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Here I am listing these for others who are interested to follow and see if you can make it! It seems easy, but when I go into details, maybe alot of you will find it very fun and challenging!! First, I will list them in Chinese with the cantonese pronounciation, then I will explain them in English. 五戒 Ng Gaai - The five commandments 不殺 But Saat - no killing 不盜 But Do - no stealing 不邪淫 But Che Yum - no sexual misconduct 不妄語 But Mong Yue - no false speech 不妒嫉 But Do Gei - no jealousy If you want to go for this challenge, you can first memorize these in mind, and then try to see if you did anything wrong in your daily life according to these commandments. In Taoism trianing, every taoist will go through a ceremony to accept these commandments, so when they break these commandments, they get instant reaction, but here, I can just do my best to share it and so you can try to see if you get it in your daily life. Maybe you will find it very re-stricting. But in Taoism, you will first go through LOTs of stress and restriction because you have been polluted by your daily life bad habbits. Now you are going through this process to purify yourself. So after the period of stress and restriction, you will feel FREEDOM gained! fun!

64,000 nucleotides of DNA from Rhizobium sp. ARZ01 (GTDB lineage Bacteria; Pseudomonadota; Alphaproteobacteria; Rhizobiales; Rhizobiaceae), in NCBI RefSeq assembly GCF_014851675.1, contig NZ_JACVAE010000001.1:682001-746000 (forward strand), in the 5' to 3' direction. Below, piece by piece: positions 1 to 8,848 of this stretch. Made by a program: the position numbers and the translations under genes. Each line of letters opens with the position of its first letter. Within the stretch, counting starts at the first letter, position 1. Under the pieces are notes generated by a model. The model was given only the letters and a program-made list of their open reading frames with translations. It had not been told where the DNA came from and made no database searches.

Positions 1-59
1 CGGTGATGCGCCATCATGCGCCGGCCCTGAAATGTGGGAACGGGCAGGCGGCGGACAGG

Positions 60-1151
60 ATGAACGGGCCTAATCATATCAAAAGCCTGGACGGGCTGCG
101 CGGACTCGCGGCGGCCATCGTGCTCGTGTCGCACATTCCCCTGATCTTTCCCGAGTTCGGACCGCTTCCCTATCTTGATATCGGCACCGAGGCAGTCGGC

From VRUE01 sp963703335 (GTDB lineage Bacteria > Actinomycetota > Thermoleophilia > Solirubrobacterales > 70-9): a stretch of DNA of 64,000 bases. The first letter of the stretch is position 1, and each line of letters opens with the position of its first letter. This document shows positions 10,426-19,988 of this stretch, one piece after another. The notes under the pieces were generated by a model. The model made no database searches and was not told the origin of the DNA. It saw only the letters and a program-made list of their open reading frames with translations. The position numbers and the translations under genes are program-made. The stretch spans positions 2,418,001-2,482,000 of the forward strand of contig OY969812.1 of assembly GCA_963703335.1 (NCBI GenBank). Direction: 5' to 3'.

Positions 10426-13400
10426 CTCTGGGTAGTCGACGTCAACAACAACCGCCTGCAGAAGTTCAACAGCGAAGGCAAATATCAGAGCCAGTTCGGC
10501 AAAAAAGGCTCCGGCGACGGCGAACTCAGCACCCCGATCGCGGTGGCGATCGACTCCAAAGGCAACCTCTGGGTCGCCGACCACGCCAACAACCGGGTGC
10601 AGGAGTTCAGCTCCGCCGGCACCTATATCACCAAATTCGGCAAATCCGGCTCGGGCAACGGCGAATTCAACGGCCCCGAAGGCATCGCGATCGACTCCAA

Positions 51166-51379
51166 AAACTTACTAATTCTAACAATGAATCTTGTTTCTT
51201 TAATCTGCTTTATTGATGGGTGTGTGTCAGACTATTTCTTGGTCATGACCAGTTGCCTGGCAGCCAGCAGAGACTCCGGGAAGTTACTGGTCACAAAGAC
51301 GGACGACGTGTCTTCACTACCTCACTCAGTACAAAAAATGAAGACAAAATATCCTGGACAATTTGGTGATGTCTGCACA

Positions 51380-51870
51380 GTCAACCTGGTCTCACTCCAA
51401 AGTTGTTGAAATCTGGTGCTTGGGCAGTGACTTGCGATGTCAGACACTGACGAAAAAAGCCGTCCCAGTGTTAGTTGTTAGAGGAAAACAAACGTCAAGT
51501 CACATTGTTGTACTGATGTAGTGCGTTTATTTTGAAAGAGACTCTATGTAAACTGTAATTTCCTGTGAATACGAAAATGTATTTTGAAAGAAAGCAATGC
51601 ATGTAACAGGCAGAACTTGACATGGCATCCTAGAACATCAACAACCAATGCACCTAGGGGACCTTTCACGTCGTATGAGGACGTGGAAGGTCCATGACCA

Interesting these Ethical Injuctions are equivalent to the moral restraints (yama) of ashtanga yoga, the first step of yoga as described by Patanjali in his famous yoga sutras. Other schools of yoga include 5 others. The corresponding list is 1.Ahimsa -non-violence or non-harm which is broader in application than no killing 2.Asteya - non-stealing - same. 3. Brahmacharya - sometimes transilated as sexual continence or abstinence, though sometimes translated as sexual moderation/righteousness. if it is followed strictly as no sexual activity it is more restrictive than no sexual misconduct, unless no sexual misconduct implies no sex period. 4.Satya - truth - is interpreted as no lying whatsoever, and always speaking the truth and is relatively equivalent to no false speech or attitudes, no fakeness- doing what you say and following through 5. Aparigraha - means non-covetousness, non-possessiveness, non-attachment to things, non-greed, which would somewhat correspond to non-jealousy and in fact it is sometimes interpreted as such. Yogic injunction also includes the 5 niyama or the moral prescriptions 1.Santosha - Contentment - being contented with whatever one has 2.Svadhyaya -self-study - studying ones own mind - studying the scriptures to improve the quality of ones character. 3. Saucha - purity - being pure in thought word and deed. 4. Tapas - ascetism - practicing extreme self-discipline that often involves discomfort ie. practicing under harsh conditions of hot or cold. 5. Ishvarapranidhana - complete surrender to the divine, giving up ones egoic attachments to selfagrandisement in service of a greater purpose that transcends the self, offering of practice to benefit all beings. I wonder if these niyama exist in Taoism too. some scriptures of yoga, ie. the hatha yoga pradipika have 5 additional yama, moral restraints: 1. Kshama - patience with ones development and that of others 2. Dhriti - steadfastness to the task, eliminating obstacles of fear, doubt, frustration, finishing what is started. 3. Daya - compassion, generosity - being big hearted, eliminating ones own cruelty and insensitivity towards other beings. 4. Arjava - being direct and honest eliminating wrong-doing to oneself and others. 5. Mitihara - moderation of appetite - eating the perfect amount for the body, neither more nor less, avoiding eggs, fish, seafood, and meat.